(of course I should read the docs better)

Can you elaborate on how that connects to socket variable name conventions?

To address what feels like a different topic, live_render having different args than render, I think a PR validating the options to live_render would be a great addition. It’s still very much a work in progress.

Well that example doesn’t.
I was trying to give an example of explicitness that would help.
With regard to socket variable name conventions many times I will pass sockets to helper modules that aren’t using Phoenix.LiveView.
Then, when I want to assign things, I would call Phoenix.LiveView.assign directly.
Which doesn’t work when it’s not a live socket.

Right, if I have a module that has helpers and some are for live view and some are not, then in THOSE functions I would have the variable be named live_socket. The context of the helpers is different from the context of a live view module. The caller of a function and the function argument don’t need to be exactly the same name. Type specs can be very helpful there too.

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Please don’t get me wrong, I absolutely love Elixir and Phoenix is awesome.
Even to the point where I dislike having to work with anything else.

My questions regarding names, explicitness and feedback are about understanding what’s going on when something unexpected happens while working with Phoenix.
I haven’t had a lot of experience with rendering and live views.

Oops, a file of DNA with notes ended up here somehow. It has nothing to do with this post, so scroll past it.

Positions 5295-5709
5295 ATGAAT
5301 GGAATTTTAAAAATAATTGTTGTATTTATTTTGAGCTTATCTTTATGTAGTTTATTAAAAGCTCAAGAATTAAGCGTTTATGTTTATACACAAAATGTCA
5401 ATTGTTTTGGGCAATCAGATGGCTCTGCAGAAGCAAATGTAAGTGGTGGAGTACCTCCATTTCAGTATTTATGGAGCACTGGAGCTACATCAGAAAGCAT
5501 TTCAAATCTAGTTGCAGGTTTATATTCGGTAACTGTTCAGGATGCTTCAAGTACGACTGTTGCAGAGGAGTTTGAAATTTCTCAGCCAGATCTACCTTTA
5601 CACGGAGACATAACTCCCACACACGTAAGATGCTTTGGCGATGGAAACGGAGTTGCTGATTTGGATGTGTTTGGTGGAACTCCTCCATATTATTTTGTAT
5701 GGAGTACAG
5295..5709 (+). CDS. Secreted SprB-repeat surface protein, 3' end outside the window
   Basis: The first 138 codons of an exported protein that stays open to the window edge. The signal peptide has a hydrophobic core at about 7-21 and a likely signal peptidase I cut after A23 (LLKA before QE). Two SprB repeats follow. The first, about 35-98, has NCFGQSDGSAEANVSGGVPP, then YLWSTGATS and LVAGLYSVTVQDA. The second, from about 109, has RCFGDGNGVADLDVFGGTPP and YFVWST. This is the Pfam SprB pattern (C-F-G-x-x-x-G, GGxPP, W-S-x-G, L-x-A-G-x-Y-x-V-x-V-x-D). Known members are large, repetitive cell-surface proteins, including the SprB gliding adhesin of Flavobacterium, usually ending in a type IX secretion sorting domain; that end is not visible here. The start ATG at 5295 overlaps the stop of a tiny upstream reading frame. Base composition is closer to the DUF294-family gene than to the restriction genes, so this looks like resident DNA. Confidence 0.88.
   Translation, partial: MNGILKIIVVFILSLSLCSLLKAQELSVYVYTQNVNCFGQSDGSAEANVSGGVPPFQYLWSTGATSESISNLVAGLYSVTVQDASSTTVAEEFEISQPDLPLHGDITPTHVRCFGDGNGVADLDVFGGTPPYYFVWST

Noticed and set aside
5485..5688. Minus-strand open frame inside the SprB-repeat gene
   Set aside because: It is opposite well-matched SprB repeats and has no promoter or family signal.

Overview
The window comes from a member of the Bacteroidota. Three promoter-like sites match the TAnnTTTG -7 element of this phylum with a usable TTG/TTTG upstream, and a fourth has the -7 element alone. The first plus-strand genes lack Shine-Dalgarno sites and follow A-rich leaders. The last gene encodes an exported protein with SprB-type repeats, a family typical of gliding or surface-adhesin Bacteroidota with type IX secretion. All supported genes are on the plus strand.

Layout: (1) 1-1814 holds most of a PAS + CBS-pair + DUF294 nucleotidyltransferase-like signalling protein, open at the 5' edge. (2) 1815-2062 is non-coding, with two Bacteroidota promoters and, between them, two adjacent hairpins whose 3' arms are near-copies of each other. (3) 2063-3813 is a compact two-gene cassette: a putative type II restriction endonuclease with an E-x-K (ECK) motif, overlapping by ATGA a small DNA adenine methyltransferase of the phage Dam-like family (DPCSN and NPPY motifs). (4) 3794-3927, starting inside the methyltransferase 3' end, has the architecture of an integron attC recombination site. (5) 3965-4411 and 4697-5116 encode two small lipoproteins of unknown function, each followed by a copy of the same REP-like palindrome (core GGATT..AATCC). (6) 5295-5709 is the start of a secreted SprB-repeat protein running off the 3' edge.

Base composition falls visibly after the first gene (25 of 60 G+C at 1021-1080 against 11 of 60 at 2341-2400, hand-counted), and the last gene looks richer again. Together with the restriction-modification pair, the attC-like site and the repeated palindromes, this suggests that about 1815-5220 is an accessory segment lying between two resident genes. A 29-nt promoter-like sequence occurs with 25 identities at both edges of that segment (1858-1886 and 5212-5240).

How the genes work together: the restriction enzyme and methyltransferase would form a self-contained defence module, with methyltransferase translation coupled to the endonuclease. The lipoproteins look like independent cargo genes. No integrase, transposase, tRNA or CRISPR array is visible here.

Mostly I’ve used Absinthe and routers with mostly default settings.
I didn’t study the inner workings of Phoenix a lot, I just went for it using a few howto’s on the internet.
To me, not fully understanding exactly what is the purpose of many of the moving parts, things can get confusing.
The docs suggest I shouldn’t have to worry about how stuff works, it just does.

Confusion is never about just one thing, it’s always about the constellation of things.
It’s also about being allowed to do stuff that is confusing.

What should be the type of a session?
Plug.Conn implements put_session/3 using Map.put/3, so probably session should be a map.
So probably I shouldn’t be able to do: live_render @conn, MyLiveView, session: false.
And this should probably not work: def mount(false, socket), do: ....
But is does.

And what happens when I don’t supply a :session options to live_render/3 ?
I receive an empty map which is confusing because that’s not what my session looks like.
When I don’t set a value it should be nil right?
And is the :session option to live_render/3 an actual session?